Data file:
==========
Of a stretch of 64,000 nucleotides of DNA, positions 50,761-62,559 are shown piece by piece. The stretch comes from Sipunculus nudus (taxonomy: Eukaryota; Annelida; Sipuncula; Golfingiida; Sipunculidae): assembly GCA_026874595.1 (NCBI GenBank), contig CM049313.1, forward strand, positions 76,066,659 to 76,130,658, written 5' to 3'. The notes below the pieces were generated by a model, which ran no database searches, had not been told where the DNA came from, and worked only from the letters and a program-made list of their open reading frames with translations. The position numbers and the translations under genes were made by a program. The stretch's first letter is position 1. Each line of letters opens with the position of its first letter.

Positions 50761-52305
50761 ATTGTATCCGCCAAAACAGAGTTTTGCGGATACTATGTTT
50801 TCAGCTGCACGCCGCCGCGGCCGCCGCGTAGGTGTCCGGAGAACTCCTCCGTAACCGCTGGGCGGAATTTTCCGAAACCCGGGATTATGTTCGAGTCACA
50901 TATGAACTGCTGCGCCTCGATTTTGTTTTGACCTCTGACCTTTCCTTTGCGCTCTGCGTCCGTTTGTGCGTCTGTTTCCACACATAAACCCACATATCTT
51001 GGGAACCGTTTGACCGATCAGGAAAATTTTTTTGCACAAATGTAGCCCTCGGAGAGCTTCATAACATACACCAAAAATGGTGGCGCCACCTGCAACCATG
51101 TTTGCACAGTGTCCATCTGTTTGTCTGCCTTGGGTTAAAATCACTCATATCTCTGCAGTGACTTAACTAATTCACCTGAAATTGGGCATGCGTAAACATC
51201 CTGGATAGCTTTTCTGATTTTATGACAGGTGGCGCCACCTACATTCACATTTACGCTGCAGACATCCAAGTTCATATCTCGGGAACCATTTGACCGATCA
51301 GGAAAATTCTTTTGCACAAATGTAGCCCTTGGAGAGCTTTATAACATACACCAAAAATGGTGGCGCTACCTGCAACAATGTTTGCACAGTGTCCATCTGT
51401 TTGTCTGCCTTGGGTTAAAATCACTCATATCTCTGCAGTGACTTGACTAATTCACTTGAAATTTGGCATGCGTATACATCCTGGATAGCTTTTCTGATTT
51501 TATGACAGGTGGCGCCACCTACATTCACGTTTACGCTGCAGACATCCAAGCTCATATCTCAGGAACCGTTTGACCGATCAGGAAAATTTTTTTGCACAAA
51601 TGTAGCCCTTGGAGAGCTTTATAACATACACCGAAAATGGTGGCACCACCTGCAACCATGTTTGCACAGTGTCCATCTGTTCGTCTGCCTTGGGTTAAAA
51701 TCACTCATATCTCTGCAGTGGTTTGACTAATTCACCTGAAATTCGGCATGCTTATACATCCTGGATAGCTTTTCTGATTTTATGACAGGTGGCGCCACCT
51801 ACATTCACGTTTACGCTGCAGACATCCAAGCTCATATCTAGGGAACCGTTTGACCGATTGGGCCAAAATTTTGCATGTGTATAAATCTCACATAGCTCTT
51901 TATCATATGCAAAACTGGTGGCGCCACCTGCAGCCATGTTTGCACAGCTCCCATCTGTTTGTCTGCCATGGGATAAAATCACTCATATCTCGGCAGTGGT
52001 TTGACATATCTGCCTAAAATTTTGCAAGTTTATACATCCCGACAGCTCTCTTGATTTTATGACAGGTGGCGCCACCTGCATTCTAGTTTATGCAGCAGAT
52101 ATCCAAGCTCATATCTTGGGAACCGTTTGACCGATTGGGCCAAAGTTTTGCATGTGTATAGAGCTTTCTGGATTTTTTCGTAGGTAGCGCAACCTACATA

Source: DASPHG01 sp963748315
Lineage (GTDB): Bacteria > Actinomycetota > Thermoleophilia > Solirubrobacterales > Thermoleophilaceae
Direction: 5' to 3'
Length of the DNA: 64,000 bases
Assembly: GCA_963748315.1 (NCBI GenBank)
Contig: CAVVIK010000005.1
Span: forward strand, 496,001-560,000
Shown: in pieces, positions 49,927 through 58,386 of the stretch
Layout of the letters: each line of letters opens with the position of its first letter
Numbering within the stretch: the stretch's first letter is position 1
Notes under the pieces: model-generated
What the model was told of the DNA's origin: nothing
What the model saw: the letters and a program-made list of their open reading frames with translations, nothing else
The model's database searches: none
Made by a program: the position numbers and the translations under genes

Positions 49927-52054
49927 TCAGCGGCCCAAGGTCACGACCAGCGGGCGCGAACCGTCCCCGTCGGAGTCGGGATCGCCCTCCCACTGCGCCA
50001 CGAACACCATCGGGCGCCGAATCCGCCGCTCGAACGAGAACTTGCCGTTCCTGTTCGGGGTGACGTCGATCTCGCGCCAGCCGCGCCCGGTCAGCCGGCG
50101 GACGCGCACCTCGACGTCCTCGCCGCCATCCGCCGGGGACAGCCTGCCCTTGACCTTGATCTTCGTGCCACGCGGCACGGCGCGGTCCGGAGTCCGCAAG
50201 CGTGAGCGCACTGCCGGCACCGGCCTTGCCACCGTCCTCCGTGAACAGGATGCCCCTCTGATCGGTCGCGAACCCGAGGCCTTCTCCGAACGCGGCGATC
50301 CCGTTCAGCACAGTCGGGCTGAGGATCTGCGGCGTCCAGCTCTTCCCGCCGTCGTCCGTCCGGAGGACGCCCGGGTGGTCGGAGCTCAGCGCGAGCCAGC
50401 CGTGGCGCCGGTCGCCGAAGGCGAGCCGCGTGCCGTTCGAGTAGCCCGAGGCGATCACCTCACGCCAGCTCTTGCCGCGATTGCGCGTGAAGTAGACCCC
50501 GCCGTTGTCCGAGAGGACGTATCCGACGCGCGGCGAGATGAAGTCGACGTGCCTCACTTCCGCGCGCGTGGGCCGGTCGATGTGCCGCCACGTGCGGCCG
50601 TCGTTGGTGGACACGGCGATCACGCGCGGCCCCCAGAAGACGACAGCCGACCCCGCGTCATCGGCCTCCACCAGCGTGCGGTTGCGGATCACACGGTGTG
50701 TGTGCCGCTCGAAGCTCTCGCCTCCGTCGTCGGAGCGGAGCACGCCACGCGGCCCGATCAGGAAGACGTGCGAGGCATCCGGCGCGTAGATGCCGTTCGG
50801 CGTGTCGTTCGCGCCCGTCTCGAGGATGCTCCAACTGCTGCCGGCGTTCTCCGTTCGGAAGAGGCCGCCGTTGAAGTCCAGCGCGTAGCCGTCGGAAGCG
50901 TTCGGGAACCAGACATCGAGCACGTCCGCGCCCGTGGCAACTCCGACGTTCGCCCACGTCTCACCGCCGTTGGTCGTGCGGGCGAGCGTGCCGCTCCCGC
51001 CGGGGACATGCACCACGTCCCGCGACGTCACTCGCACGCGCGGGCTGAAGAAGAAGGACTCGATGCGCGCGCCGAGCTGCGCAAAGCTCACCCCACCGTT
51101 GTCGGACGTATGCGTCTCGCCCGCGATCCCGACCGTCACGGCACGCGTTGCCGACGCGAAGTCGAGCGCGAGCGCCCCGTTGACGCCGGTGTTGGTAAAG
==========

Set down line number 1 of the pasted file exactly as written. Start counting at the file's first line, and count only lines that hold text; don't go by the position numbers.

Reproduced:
Of a stretch of 64,000 nucleotides of DNA, positions 50,761-62,559 are shown piece by piece. The stretch comes from Sipunculus nudus (taxonomy: Eukaryota; Annelida; Sipuncula; Golfingiida; Sipunculidae): assembly GCA_026874595.1 (NCBI GenBank), contig CM049313.1, forward strand, positions 76,066,659 to 76,130,658, written 5' to 3'. The notes below the pieces were generated by a model, which ran no database searches, had not been told where the DNA came from, and worked only from the letters and a program-made list of their open reading frames with translations. The position numbers and the translations under genes were made by a program. The stretch's first letter is position 1. Each line of letters opens with the position of its first letter.